The biggest difference I saw, though, was that they used a much, much finer gauge on their bedspread than I did.  I used a size H crochet hook, which is about 5 mm in diameter.  The booklet calls for a size 7 steel crochet hook, which is super tiny!  It’s actually less than 2 mm in diameter.  That means that instead of the blocks being about 10 inches across, like mine turned out, the original counterpane squares were only 5 inches by 5 inches!  That means, if you’re following the original pattern, you’ll need 260 squares just to make a twin-bed-sized blanket.  Talk about dedication!

I’m glad I got to see the original pattern, and I love seeing my great-grandmother’s old-fashioned handwriting in the margins of some of the patterns.  But one thing is for sure, I definitely won’t be making this bedspread at the original gauge.  That’s just crazy!

Stellar’s Jay Cardigan: Closing Time

Originally, I had planned to add a typical button band to my cardigan.  But, of course, I changed my mind (because I like to make things difficult for myself).  Once the sweater was nearing completion, it occurred to me that a vertical button band would totally break up the beautiful, simple horizontal lines of the sweater.  So what’s a girl to do?  What could I use to close up my sweater invisibly?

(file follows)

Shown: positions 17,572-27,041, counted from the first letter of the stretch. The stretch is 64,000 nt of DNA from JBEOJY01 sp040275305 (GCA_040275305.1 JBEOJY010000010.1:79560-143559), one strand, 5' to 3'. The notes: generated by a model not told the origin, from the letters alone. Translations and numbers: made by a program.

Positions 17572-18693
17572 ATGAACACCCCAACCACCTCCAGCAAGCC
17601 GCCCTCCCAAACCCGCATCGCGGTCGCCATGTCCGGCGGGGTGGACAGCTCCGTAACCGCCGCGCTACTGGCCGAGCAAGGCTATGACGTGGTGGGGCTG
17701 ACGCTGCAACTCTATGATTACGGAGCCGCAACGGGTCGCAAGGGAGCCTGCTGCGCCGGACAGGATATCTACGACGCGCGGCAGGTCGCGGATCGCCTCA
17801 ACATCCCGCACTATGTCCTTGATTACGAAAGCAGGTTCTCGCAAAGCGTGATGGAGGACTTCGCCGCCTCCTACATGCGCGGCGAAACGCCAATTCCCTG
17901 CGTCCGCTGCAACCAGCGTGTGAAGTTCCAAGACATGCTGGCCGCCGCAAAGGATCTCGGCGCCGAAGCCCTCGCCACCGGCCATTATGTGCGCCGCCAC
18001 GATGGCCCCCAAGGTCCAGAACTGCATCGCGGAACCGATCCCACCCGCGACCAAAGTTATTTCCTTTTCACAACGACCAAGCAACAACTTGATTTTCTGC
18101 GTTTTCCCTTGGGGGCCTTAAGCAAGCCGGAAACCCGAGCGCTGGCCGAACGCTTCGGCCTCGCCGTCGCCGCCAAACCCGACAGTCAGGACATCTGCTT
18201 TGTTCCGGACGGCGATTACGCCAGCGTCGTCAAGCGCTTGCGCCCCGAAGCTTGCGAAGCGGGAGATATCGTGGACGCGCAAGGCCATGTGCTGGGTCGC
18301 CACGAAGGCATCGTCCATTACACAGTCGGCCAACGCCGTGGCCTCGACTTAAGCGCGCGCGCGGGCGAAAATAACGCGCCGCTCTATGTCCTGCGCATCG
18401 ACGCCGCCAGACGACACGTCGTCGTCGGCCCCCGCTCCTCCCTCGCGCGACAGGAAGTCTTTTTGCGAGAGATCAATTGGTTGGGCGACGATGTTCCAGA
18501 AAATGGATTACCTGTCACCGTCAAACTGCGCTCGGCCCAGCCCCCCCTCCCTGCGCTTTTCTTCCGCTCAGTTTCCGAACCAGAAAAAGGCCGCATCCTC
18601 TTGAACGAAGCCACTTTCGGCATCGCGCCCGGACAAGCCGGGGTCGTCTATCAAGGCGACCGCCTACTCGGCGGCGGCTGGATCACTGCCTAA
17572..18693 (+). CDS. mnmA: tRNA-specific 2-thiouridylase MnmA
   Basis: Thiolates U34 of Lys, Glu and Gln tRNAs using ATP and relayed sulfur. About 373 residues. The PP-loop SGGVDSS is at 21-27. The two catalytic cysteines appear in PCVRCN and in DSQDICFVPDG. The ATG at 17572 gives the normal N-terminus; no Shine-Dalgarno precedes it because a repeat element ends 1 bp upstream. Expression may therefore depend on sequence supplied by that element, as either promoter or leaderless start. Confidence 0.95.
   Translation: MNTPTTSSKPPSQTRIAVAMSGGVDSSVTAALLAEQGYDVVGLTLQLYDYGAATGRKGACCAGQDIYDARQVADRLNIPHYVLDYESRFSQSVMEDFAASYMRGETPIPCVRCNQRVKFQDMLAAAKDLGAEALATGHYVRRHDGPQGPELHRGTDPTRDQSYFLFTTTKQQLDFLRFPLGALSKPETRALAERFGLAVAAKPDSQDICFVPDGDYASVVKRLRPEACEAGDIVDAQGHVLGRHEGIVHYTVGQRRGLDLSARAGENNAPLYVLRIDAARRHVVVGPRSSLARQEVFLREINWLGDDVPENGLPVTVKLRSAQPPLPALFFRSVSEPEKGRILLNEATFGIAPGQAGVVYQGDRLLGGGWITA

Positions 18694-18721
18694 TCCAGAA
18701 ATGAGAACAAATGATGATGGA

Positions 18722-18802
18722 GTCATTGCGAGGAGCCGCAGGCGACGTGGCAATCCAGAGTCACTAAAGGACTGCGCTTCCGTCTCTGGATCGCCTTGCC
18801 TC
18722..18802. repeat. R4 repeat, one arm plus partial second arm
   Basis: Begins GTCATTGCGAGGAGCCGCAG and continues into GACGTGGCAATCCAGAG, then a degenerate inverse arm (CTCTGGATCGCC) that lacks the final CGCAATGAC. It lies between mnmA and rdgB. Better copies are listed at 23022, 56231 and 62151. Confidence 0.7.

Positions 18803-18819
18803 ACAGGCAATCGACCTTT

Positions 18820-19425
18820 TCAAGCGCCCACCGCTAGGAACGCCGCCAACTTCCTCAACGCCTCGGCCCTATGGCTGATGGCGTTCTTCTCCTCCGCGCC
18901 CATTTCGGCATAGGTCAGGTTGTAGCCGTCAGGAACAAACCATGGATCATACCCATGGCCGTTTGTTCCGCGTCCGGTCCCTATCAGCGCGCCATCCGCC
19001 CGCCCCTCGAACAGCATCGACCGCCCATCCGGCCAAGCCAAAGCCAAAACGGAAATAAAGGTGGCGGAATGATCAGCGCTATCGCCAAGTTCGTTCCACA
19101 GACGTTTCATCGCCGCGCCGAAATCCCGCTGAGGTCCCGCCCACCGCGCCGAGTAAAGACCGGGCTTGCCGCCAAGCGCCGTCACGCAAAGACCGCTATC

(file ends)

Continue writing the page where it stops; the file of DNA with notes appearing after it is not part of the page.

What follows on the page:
My first thought was to use hooks and eyes.  I bought a couple packs of great big hooks and eyes (sized to be used on a coat), and attached them to the front edge of my sweater.

OLYMPUS DIGITAL CAMERAI sewed 20 stupid little hooks in place, and then I tried it on.  And then, I just about cried.  It looked terrible!  It was all weird and pucker-y.  It pulled at every single hook when I wore it.  (Of course some of the terrible-ness came from me sewing the hooks on incorrectly-too far from the edge, but a part of it was just the nature of the hooks.  Hook-and-eye fastenings work best with stiffer fabrics, not soft, stretchy wool sweaters.)OLYMPUS DIGITAL CAMERAI immediately cut off the hooks and eyes.  I’ve still got them, so maybe I’ll use them for another project down the line, but definitely not another sweater.